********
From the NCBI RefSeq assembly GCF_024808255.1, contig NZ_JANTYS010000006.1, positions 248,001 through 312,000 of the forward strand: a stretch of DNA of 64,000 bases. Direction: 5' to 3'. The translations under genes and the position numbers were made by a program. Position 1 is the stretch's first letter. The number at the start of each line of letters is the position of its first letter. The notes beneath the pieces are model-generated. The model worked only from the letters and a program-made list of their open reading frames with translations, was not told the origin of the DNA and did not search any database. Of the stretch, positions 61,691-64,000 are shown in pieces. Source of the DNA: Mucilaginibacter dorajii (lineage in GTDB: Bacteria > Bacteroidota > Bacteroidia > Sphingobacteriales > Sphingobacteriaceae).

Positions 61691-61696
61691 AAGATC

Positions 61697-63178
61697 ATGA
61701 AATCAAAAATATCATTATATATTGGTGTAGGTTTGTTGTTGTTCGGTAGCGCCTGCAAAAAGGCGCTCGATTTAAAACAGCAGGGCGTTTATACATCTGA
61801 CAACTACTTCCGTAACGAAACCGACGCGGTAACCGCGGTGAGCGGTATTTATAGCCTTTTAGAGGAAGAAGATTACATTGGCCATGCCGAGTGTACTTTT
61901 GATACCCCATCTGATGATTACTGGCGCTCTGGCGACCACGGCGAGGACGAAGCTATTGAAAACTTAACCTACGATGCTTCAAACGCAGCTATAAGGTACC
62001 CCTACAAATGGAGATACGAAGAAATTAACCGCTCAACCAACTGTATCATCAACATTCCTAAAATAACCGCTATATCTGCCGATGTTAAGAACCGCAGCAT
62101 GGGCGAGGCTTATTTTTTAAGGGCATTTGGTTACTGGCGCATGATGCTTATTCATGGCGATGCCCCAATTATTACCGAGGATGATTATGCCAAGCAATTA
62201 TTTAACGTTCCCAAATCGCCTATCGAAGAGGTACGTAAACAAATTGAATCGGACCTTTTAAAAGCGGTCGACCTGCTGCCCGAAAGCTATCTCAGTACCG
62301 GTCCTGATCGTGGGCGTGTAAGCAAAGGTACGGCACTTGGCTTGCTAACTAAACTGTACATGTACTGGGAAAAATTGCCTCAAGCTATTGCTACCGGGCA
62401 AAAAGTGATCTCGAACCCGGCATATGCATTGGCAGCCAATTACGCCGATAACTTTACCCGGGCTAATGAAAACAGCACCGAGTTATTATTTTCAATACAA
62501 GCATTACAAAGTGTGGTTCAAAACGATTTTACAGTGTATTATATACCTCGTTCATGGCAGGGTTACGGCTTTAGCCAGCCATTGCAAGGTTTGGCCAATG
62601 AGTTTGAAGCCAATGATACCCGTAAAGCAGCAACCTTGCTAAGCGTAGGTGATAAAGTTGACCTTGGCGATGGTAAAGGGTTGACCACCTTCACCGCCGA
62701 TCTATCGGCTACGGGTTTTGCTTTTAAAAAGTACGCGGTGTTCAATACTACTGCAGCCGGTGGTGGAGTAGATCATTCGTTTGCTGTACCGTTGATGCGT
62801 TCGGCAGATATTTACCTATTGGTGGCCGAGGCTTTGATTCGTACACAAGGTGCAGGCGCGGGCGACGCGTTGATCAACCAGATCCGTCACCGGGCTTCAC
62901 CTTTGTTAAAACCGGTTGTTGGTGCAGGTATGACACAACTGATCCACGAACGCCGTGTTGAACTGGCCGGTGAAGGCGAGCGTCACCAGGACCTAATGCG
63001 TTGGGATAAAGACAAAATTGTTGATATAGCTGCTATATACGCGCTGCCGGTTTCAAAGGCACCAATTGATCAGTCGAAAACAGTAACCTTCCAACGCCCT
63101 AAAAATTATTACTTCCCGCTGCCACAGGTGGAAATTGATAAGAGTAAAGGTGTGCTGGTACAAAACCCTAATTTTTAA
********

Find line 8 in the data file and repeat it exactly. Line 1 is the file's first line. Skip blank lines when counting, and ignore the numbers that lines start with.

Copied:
61901 GATACCCCATCTGATGATTACTGGCGCTCTGGCGACCACGGCGAGGACGAAGCTATTGAAAACTTAACCTACGATGCTTCAAACGCAGCTATAAGGTACC